image captionFormer Catalan President Carles Puigdemont (C), Toni Comín (L) and Clara Ponsatí left Spain after the 2017 referendum

The European Parliament has voted to waive the immunity of former Catalan leader Carles Puigdemont and two other Catalan separatist MEPs.

The politicians left Spain in 2017 following a failed independence referendum, which Madrid said was illegal.

The vote left the country facing its deepest political crisis in decades.

The decision could help Spain’s bid to extradite the separatists, who have been charged with sedition.

All three reject the charges against them.

In 2019, Spain sentenced nine other Catalan leaders to between nine and 13 years in prison over their role in the independence vote.

On Monday, European lawmakers overwhelmingly voted in favour of stripping immunity from Mr Puigdemont, Toni Comín and Clara Ponsatí, with the results made public on Tuesday morning.

Spain’s Foreign Minister Arancha González Laya said the decision showed that “Catalonia’s problems are to be resolved in Spain and not in Europe”.

Former Catalan President Puigdemont and his two ex-ministers are wanted in Spain on charges of rebellion and misuse of public funds.

Both Mr Puigdemont and Toni Comín have been in self-imposed exile in Belgium since the 2017 referendum and became members of the European Parliament in June 2019.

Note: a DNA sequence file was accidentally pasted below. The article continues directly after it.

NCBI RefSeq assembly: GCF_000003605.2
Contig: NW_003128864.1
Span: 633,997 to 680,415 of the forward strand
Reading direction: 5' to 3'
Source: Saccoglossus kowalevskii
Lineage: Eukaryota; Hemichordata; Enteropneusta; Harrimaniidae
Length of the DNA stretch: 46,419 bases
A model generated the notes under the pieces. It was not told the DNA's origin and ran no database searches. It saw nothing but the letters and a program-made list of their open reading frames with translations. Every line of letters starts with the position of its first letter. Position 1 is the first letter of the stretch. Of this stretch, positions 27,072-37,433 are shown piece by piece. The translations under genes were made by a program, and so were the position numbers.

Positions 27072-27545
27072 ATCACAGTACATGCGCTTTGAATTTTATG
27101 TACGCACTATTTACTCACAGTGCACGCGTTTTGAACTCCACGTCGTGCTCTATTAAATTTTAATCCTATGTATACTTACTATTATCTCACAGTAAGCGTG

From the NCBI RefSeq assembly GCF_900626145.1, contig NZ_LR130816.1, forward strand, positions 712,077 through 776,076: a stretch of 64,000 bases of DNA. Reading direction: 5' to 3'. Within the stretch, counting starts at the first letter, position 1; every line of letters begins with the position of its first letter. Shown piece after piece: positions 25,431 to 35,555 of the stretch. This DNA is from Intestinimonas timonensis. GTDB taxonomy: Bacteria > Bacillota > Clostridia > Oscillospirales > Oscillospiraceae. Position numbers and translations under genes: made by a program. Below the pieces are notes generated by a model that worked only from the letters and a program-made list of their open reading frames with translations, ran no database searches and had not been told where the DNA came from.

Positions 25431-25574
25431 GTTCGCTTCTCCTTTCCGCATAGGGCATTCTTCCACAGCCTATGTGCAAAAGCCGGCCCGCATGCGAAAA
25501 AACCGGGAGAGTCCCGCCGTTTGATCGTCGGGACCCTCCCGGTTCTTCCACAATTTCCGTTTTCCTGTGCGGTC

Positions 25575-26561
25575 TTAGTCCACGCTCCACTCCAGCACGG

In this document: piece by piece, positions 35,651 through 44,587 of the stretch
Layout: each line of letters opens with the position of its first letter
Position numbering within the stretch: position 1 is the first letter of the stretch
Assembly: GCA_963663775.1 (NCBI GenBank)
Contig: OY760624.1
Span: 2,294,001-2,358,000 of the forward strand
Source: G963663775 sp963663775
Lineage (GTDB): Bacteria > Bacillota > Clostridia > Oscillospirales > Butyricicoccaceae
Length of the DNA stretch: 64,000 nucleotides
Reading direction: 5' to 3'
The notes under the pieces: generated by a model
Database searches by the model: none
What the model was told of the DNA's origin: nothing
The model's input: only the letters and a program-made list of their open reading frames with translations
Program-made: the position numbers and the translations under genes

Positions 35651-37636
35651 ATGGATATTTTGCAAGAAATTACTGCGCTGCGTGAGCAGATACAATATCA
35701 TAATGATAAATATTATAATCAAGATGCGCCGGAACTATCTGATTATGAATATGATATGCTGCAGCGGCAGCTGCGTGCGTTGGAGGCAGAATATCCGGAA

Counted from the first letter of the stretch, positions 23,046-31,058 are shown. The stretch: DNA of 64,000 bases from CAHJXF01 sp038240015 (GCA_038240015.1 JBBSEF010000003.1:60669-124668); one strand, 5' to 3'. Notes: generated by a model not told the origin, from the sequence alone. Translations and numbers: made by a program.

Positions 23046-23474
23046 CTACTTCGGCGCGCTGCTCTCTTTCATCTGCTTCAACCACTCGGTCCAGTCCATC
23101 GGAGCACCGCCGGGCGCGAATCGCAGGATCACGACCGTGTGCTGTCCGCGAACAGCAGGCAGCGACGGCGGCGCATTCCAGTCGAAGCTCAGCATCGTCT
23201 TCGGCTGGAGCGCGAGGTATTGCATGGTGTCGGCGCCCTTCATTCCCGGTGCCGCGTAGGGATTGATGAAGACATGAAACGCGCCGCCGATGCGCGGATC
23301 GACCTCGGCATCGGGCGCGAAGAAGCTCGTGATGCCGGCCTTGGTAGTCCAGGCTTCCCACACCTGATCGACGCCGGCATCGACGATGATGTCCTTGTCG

media captionCatalonia’s ex-president on life ‘on the run’

Ms Ponsatí, a former education minister in Catalonia, fled to Scotland and has been an MEP since January 2020.

The decision means that Belgium and Scotland will be able to consider Madrid’s attempts to extradite the three politicians.

Last month, however, a Belgian court rejected the Spanish government’s bid to extradite another former Catalan cabinet member, Lluís Puig, who is wanted for misuse of public funds.

Around 90% of Catalan voters backed independence in the referendum on 1 October 2017, but the turnout was only 43%. There were clashes when Spanish national police tried to prevent people voting.

The ruling separatists in the Catalan parliament declared independence on 27 October, before Madrid suspended the region’s autonomy.

The Spanish government sacked the Catalan leaders, dissolved parliament and called a snap regional election two months later, which nationalist parties won.

image captionPro-independence parties are still popular in Catalonia

But separatist parties remain popular in Catalonia, gaining four additional seats in local elections last month.

The recent jailing of a rapper from the region over tweets and lyrics that attacked the monarchy and police also sparked anger, with many protesters calling for the release of Catalonian independence leaders.

Catalonia is a semi-autonomous region in north-eastern Spain with a distinct history dating back almost 1,000 years.

The wealthy region has a population of about 7.5 million, with their own language, parliament, flag and anthem.

Catalonia also has its own police force and controls some of its public services.